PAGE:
Agriculture alive and well in Davie County
By Rose Vaughan
Student Intern, Davie
The trend of the agricultural industry in Davie County is looking up.
Despite the threats of farmland loss, Davie farmland is growing. North Carolina ranks number two in the top 12 states at risk for loss of farmland due to urbanization.
Davie County is resisting that trend. Before 2012, the county was losing 12 percent of its farmland. Since then, there has been a 29 percent increase in the total amount of farmland. Farmers in Davie County are beginning to gain land back and they have used it to more than double the income of the industry.
Across all farms in the county, costs are decreasing and profits are increasing. In just five years the net profits for farmers increased by 270 percent. These improvements took place despite the fact that the number of farms declined by eight percent. There’s no doubt that the strength of agriculture in Davie County has grown.
Although data shows that Davie County agriculture is becoming stronger, it is evident that some things are changing. Some crop sales have decreased substantially. The production of tobacco has gone to zero dollars in sales, which was a significant decline since 2012 when the sales were nearly $1 million. On the other hand, the value of fruit, nut and berry products has gone up by 29 percent and the value of sod, greenhouse, nursery and floriculture products is up by 17 percent.
The amount of land used to harvest forage, corn, soybeans and wheat has grown.
Even more, modern and unique forms of agriculture like agritourism have taken off. In less than a decade, revenue from agritourism has increased by 121 percent. Therefore, many crops and other forms of agriculture have been in an upward trend in terms of production and profits. It’s easy to think that the loss of one crop leads to a decline in agriculture as a whole based on those numbers, but the industry is making progress in other areas.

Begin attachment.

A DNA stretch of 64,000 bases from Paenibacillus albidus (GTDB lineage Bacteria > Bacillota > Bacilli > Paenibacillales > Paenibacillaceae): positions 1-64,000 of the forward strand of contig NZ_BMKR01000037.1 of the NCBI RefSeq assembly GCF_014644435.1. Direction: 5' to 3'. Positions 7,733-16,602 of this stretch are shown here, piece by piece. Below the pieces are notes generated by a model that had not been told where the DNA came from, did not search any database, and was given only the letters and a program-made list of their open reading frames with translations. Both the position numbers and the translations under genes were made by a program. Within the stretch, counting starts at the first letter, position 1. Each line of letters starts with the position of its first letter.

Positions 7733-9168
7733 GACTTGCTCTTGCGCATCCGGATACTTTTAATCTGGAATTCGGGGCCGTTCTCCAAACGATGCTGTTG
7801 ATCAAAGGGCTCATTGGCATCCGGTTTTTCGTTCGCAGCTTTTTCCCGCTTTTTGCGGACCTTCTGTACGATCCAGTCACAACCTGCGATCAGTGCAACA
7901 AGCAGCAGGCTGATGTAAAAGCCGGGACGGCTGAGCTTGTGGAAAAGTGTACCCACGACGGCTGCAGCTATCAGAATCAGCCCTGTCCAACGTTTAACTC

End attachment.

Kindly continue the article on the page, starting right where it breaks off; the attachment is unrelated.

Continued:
Being ranked No. 20 in the state, one of the strongest agricultural programs in Davie County is in the production of layer hens. Layers are the breed of chickens that are produced primarily for the purpose of laying eggs, hence the name layers. Whereas pullets are the chickens that are produced to replace the layers that die. The numbers of both the layers and the pullets have been increased to more than 318,000 chickens. On top of that, the county was able to raise the profits from egg production by $782,000 in a single year; that’s a lot of eggs. The growth in layer hen and egg production has coincided with a 14 percent increase in the value of animal products since 2012.
What does that mean?
While the county is experiencing loss in some areas of agriculture, it’s making up for those losses by making progress in other areas of production. The shift from tobacco to grains and forages, for instance, may be more profitable for farmers because it allows them to focus their efforts on the more successful crops. On top of that, Davie County is resisting the threat for loss of farmland and even gaining more farmland back.
Ultimately, the changes in the industry seem to just be redirection. As George Bernard Shaw said, “Progress is impossible without change, and those who cannot change their minds cannot change anything.” The changes in Davie County agriculture has produced an overwhelmingly positive result which is evidence of progress, not decline.
Farmers are supported by consumers through local sales. They have grown their sales to consumers by 21 percent in five years. The Cooperative Extension Davie County Center has made an effort to increase the connection of farmers to consumers through local farmer’s markets and by giving consumers access to local farm information. You can support these farmers further by visiting our Web page at https://davie.ces.ncsu.edu/davie-local-farms/ for more information on how to reach local farms.